Knowing about these dimensions can help you to notice behaviors that might otherwise be invisible to you when working with people from other cultures. They can also help you better understand any assumptions you make about what behaviors mean so that you’re more likely to interpret your colleagues’ actions with an open mind.


Your brain is a prediction engine, constantly trying to predict a variety of aspects about what is going to happen in the future — including the reactions you will get from others. When dealing with people from other cultures, pay careful attention to the failures of your predictions.

If the people you are working with are normally affable and they treat you frostily at the start of a meeting, that’s a sign that something has gone wrong. Similarly, if you expect that a proposal will be met with excitement, and the reaction is more tepid, that’s something you need to follow up on.

One thing that gets in the way of listening is that you may not give people an opportunity to create an expectation failure. That is, you may not allow opportunities for people to take actions that are different from the ones you predict, which might give you a sense that their interpretation of a situation is different from  yours. For example, you might ask whether anyone has any questions, while the people you are dealing with are uncomfortable asking questions in a public setting. In this case, they will keep quiet out of respect, not because they don’t have any questions. And because you come from a culture where asking questions is appropriate, you may misinterpret their silence. You haven’t given them an opportunity to do something that would surprise you.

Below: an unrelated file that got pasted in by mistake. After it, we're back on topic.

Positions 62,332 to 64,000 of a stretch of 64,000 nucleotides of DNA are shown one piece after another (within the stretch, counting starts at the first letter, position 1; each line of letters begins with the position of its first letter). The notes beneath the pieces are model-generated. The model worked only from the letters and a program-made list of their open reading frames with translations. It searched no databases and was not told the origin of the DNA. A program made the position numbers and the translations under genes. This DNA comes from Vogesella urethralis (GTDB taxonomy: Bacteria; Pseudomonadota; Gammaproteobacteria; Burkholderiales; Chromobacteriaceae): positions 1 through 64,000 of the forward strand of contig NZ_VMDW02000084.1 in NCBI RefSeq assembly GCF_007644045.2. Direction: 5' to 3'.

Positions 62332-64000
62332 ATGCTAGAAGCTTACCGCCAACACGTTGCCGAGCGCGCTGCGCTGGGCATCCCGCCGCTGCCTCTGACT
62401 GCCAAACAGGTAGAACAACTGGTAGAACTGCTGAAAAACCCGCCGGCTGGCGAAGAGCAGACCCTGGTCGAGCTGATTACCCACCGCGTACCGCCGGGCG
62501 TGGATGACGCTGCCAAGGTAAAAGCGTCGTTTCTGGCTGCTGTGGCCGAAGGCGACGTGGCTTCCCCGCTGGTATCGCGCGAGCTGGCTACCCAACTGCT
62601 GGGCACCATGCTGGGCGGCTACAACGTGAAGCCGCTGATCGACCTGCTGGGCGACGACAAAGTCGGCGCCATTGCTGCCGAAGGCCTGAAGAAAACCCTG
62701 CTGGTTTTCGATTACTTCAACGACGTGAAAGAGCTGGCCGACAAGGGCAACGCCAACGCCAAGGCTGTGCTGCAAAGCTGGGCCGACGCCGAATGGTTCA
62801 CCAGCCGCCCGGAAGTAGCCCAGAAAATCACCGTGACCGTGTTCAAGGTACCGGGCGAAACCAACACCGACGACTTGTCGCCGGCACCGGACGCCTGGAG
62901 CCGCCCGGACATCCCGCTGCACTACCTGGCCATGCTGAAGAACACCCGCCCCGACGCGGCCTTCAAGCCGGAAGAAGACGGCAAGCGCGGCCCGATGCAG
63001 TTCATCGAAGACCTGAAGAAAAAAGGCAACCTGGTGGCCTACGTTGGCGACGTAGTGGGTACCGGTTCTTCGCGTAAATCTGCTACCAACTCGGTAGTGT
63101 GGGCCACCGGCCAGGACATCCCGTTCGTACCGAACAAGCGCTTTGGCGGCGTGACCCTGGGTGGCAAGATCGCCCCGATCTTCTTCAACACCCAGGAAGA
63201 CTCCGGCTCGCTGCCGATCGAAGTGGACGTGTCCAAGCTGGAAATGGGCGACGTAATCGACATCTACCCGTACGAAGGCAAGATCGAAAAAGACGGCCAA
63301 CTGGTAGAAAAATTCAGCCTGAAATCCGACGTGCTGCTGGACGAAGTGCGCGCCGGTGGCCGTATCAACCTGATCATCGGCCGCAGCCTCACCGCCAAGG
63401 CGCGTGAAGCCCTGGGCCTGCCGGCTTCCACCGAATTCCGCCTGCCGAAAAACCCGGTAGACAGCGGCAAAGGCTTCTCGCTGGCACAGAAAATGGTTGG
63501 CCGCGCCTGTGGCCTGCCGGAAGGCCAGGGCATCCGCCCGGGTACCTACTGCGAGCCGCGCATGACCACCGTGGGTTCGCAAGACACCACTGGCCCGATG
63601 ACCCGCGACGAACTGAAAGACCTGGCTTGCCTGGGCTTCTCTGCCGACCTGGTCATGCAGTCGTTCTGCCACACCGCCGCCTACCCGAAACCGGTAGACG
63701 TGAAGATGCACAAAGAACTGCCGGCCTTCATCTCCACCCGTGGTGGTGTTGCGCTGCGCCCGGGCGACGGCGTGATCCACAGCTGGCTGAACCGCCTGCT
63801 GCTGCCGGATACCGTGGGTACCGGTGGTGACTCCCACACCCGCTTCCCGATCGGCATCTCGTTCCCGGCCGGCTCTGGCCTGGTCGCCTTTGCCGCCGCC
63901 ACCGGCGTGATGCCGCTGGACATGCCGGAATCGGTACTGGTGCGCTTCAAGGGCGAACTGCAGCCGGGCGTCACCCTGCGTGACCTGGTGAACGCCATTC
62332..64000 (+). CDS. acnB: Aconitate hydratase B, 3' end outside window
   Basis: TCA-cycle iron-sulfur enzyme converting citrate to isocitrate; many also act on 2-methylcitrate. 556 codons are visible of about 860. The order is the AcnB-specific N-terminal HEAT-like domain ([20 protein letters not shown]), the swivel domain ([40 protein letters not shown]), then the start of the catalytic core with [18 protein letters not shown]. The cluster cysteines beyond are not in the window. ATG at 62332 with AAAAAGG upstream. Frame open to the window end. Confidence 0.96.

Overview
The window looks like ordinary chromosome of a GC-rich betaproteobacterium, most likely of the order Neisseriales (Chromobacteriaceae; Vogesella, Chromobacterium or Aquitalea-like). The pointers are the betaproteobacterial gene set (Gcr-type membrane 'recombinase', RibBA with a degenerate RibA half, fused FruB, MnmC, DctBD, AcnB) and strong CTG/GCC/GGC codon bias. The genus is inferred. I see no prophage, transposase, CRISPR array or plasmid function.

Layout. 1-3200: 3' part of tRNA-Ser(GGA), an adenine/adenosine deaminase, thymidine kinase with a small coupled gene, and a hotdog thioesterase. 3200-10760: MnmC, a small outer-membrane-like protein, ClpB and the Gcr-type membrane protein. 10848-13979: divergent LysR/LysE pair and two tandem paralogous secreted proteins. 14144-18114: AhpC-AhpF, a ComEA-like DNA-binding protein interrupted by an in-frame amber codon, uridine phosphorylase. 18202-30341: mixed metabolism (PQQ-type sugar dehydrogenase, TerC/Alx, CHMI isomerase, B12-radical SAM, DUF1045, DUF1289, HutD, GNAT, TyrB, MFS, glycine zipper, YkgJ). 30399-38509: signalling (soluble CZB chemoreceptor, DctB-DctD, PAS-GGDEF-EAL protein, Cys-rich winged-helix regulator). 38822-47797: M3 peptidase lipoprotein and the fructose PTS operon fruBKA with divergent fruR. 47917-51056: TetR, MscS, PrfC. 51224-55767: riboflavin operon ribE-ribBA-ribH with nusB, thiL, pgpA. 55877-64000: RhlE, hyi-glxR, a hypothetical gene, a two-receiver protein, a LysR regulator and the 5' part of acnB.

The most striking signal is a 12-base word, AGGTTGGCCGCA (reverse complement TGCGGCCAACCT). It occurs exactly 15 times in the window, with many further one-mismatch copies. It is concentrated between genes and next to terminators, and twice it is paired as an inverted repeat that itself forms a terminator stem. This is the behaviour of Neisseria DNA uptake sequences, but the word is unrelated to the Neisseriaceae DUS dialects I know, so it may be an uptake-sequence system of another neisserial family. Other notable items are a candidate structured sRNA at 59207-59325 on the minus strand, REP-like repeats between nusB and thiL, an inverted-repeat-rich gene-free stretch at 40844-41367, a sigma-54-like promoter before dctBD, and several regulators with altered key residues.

Instead, when first getting to know a group from another culture, do not give them an option to say or do nothing. For example, rather than ending an interaction with “Do you have any questions?” you can say, “Many people new to projects like this one have a number of questions, what are some of the issues you want to know about?” Now, you are explicitly giving permission to ask a question and making it clear that asking questions is the norm you expect.